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Architects of Destiny (Cadicle, #1) de Amy…
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Architects of Destiny (Cadicle, #1) (edição: 2015)

de Amy DuBoff

Séries: Cadicle (1)

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568374,713 (3.04)2
For fans of "Dune", "Ender's Game", and "Star Wars" comes a new character-driven space opera...Cris Sietinen, heir to the most influential High Dynasty in the Taran empire, was born with rare telekinetic gifts--abilities he refuses to ignore, regardless of the governing Priesthood's decrees. Determined to be true to himself, and test the limits of his prohibited abilities, sixteen-year-old Cris escapes his stifled life of business and politics on Tararia to begin a new life exploring the stars.When Cris unexpectedly receives an invitation to join the Tararian Selective Service (TSS), the only organization to offer a sanctioned telekinesis training program, a new future awaits. It's his dream opportunity to be among people like himself, free from the Priesthood and political objectives. Except, Cris' path was designed, and he's right where the Priesthood wants him.Architects of Destiny is the first installment in the complete, seven-book Cadicle series, a modern-day space opera epic in the spirit of Heinlein, Herbert, and McCaffrey. This fast-paced space adventure with intrigue, coming-of-age, and romance is a short prequel to the defining events in Tararia's history in the ensuing years.… (mais)
Membro:marina042
Título:Architects of Destiny (Cadicle, #1)
Autores:Amy DuBoff
Informação:BDL Press, Kindle Edition, 166 pages
Coleções:Sua biblioteca
Avaliação:*
Etiquetas:Nenhum(a)

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Architects of Destiny de Amy DuBoff

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The title of this book is extremely accurate. Reading this really feels like reading about the process of an architect – it’s extremely slow, nothing exciting happens, and in the end everything works out all the time.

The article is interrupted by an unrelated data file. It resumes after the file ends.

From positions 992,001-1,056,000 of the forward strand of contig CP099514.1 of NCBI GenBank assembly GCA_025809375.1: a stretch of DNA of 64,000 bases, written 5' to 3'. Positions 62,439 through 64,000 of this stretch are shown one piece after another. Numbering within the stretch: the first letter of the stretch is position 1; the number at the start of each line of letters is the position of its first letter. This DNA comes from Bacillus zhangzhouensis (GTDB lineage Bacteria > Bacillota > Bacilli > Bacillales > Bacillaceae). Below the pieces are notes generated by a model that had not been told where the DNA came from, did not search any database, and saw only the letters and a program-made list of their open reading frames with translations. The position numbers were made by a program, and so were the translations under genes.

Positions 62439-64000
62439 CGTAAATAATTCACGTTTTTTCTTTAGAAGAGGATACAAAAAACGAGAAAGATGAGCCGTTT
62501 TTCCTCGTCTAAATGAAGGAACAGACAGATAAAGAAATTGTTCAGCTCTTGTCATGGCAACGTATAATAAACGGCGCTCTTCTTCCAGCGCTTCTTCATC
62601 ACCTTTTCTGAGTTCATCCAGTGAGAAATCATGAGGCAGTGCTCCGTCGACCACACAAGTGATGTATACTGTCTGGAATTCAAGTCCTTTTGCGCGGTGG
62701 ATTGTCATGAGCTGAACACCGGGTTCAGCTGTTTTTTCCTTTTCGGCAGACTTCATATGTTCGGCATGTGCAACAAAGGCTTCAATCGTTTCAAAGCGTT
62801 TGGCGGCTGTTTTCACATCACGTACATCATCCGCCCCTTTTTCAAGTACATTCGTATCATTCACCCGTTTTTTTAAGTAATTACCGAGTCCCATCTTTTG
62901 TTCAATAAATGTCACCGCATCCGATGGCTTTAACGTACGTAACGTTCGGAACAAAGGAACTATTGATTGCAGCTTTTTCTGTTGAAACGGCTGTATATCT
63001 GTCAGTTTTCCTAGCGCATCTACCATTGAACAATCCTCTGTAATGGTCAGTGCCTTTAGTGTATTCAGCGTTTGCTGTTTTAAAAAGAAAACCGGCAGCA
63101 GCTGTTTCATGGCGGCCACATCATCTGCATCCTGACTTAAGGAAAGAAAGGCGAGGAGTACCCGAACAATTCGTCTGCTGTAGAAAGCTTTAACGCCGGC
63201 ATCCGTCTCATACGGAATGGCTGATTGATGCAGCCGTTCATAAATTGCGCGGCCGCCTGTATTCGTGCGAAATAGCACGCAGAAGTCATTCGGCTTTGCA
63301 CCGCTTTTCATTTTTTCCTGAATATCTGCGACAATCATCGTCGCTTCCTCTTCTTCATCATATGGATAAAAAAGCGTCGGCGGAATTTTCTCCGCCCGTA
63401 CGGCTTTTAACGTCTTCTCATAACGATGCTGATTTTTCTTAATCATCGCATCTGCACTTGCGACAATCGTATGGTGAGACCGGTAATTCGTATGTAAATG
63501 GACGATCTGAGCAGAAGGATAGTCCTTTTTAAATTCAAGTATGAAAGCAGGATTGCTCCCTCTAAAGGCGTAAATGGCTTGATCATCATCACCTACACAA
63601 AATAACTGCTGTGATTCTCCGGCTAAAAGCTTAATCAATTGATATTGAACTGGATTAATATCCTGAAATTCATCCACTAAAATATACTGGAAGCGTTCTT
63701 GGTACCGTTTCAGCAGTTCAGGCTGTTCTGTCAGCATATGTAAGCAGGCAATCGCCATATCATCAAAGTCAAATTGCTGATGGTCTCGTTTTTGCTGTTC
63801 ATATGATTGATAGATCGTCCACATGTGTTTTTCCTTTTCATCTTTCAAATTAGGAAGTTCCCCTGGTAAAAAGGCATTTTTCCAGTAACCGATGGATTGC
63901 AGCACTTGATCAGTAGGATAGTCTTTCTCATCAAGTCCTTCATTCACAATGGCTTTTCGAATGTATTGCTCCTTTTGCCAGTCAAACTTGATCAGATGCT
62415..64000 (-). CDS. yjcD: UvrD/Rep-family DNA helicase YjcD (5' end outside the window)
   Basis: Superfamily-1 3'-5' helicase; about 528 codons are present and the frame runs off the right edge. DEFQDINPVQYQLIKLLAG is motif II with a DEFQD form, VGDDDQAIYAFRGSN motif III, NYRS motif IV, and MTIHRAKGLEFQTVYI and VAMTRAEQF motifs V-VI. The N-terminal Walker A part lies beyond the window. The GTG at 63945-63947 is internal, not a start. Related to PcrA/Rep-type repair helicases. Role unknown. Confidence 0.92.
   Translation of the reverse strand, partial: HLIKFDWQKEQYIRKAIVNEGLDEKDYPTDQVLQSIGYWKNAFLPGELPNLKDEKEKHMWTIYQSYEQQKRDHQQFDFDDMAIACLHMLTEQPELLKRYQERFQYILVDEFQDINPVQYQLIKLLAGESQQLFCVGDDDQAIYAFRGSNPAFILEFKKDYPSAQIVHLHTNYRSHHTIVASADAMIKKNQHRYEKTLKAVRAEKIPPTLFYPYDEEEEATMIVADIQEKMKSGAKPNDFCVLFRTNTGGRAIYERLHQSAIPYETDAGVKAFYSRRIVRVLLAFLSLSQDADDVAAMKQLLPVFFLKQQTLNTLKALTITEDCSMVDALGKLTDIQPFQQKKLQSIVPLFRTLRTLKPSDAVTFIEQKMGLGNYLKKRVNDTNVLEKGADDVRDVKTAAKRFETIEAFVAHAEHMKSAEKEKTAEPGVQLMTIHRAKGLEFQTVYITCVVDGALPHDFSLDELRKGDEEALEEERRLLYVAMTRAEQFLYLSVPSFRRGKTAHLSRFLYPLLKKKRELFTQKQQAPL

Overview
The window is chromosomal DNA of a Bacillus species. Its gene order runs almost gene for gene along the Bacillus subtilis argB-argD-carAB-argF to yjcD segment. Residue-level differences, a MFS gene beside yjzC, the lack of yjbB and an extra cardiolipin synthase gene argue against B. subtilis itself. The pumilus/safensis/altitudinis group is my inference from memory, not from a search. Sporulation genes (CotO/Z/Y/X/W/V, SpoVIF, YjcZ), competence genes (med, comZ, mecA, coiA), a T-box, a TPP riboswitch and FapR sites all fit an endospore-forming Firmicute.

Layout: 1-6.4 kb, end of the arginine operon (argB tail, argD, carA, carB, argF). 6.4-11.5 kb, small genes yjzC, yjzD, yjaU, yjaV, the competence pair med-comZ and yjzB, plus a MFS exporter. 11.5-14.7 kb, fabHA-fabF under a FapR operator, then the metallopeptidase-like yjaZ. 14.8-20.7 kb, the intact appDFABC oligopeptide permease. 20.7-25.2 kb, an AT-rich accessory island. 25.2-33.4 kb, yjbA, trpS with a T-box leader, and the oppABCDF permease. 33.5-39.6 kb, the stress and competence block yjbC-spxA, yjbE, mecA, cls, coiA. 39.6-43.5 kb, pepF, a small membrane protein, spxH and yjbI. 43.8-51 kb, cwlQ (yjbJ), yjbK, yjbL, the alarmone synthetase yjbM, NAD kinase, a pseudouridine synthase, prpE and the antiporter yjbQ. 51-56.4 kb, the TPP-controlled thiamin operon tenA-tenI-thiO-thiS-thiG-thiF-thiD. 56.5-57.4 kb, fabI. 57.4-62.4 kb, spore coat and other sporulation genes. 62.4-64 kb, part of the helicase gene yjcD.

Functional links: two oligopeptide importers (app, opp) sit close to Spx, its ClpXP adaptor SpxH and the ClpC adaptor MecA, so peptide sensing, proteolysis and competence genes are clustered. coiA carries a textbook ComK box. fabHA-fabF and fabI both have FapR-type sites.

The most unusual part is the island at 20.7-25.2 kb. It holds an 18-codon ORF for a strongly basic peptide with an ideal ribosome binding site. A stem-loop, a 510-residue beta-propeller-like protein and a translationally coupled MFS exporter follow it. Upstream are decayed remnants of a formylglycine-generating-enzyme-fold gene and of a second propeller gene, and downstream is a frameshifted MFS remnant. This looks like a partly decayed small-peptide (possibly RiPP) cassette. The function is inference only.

I read 50% of this book and then skimmed to 60% before I decided I wouldn’t finish it. It’s just too goddamn boring to deal with the last 40%. Let’s break down some of the sections of this blueprint of boringness, shall we?

1) The hero is as boring as stale bread.

Cris Sietinen is the heir of one of the six big corporations that, together with the ominous ‘Priesthood’ make up the government of the world this story is set in. He is the second-born, but his older brother died, and apparently he felt like his parents are bitter over having him instead of his older brother as their heir, especially because he has telepathic/telekinetic abilities. So far so good. There is a lot of potential for anger and conflict and what do I know here – but the author just doesn’t really do anything with it. Cris knows that everybody else is wrong and that he should be allowed to use his powers. He knows that his parents are wrong. He runs away because he wants to ‘find himself’, something I have literally never heard any 16-year-old say, and of course he knows his way around everywhere pretty much instantly. He never really feels any negative feelings about where his story takes him, and while he does make a nice speech about how the Priesthood shouldn’t rule everybody, he has plenty few conflicted feelings about eventually returning to his family to pick up where he left off. Nothing ever really goes wrong for him. Which brings us to: